Old Jeans, New Outlook

Last week I did something I’ve been holding off doing for too long.

I took my size 14 jeans out of the closet and put them on.

It felt like defeat.

The jeans fit. perfectly.

Two months ago, they wouldn’t have stayed up around my waist.

Sigh.

Except.

Except, I’m trying really hard to pay attention to my thoughts about this jean situation. I’m pretty upset, to be honest. I want to lose weight. now. and fast. Those thoughts lead me down a bad place, a shame spiral, a failure mindset.

And then, just five minutes ago, I had this thought:

“If I’m going to be miserable trying to lose weight, I’m not going to do it.” It was a total “duh” revelation but immediately put me on a better path.

Before a few months ago, I genuinely enjoyed tracking my calories, logging my weight, and all the other habits associated with weight loss. Before losing any weight, I wasn’t a person who thrived on spreadsheets and tracking. I’ve never been that super organized, make lists, love-crossing-things-off type. To be that way for this long actually kind of amazed me.

If I’m going to lose anymore weight it has to be in a way I enjoy, because otherwise, what’s the point? The whole goal of being healthy was to have MORE enjoyment and participation in life, not less.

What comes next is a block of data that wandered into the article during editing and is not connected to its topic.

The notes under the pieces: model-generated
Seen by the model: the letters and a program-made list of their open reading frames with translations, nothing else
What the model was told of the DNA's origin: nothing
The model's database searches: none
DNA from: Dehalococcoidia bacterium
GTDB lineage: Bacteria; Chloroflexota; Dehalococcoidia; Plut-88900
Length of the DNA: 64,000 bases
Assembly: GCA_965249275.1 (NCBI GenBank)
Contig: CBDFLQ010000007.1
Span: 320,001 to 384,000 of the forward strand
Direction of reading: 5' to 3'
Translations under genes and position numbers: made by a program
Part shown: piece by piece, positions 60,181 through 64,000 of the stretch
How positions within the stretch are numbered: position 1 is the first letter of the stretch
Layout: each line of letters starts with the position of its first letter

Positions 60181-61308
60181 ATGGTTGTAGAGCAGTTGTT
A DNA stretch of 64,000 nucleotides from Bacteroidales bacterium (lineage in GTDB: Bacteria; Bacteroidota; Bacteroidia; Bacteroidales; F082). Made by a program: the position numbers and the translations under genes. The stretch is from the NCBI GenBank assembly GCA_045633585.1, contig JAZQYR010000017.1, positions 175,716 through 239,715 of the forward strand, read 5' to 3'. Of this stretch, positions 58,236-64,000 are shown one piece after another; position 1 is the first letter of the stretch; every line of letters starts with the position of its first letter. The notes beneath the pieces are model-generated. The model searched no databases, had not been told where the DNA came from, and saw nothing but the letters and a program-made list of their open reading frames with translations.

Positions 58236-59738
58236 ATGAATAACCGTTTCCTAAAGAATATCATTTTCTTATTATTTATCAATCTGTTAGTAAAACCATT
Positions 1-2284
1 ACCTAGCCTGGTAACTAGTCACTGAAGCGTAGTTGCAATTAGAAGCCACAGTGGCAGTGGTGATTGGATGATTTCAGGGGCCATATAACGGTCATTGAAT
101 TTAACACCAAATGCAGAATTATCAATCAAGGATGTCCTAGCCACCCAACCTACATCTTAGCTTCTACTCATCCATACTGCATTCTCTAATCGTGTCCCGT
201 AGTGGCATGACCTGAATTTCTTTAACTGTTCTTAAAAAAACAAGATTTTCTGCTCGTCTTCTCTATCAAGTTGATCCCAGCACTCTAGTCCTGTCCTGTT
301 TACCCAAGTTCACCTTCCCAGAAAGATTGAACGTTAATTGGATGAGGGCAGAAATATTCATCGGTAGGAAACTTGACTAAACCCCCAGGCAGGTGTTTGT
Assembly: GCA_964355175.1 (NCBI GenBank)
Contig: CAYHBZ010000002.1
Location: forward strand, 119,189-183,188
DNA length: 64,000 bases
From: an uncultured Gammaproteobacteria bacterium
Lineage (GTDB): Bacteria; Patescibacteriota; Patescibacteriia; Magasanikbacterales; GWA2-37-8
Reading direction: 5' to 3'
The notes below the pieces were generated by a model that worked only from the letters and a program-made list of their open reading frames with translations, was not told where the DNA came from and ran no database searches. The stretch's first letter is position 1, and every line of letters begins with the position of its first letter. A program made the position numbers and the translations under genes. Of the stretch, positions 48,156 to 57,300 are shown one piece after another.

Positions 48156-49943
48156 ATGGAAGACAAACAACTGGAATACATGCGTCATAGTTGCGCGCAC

The thought of logging in to MyFitnessPal and tracking my calories seems like torture. I don’t know if that’s because I’ve gotten out of the habit of doing it or because I feel upset about the whole idea of doing it.

I want to be excited about the way I’m living. And be healthier. Those ideas have to go together for me. It doesn’t work for me to say “I’ll just be on this diet until I lose more weight” – that leads to weight gain. Every. Single. Time. I have to be living, eating, and moving in a way that is joyful all the time.

I can’t continue to be upset about wearing these jeans because being upset is not going to get me anywhere. Hating how I look doesn’t motivate me to work out, it motivates me to sit on the couch and eat more.

Honestly, the jeans fit well. I liked how I look in them because I’m wearing clothes that are the right size and not pinching at my stomach. Why should the size of the jeans take that away?

And with that, my outlook changed. For some reason, putting on those jeans gave me courage to face everything else I was ignoring.

You’ll notice a couple of new things in the right sidebar of my blog. For one, I have a new “welcome” graf, but I also updated my weight on MyFitnessPal.

That was not easy. I didn’t want to erase that hard-earned 90-pound loss, but I can’t dwell in the past. I’ve gained weight. I am where I am now and facing that, instead of pretending it’s not my reality, will be more productive.

I have a bunch of exciting fitness things going on that I can’t wait to share, but I’m going to hold off for another post.

Part of me not posting regularly is because I just didn’t feel strong enough to be in my life.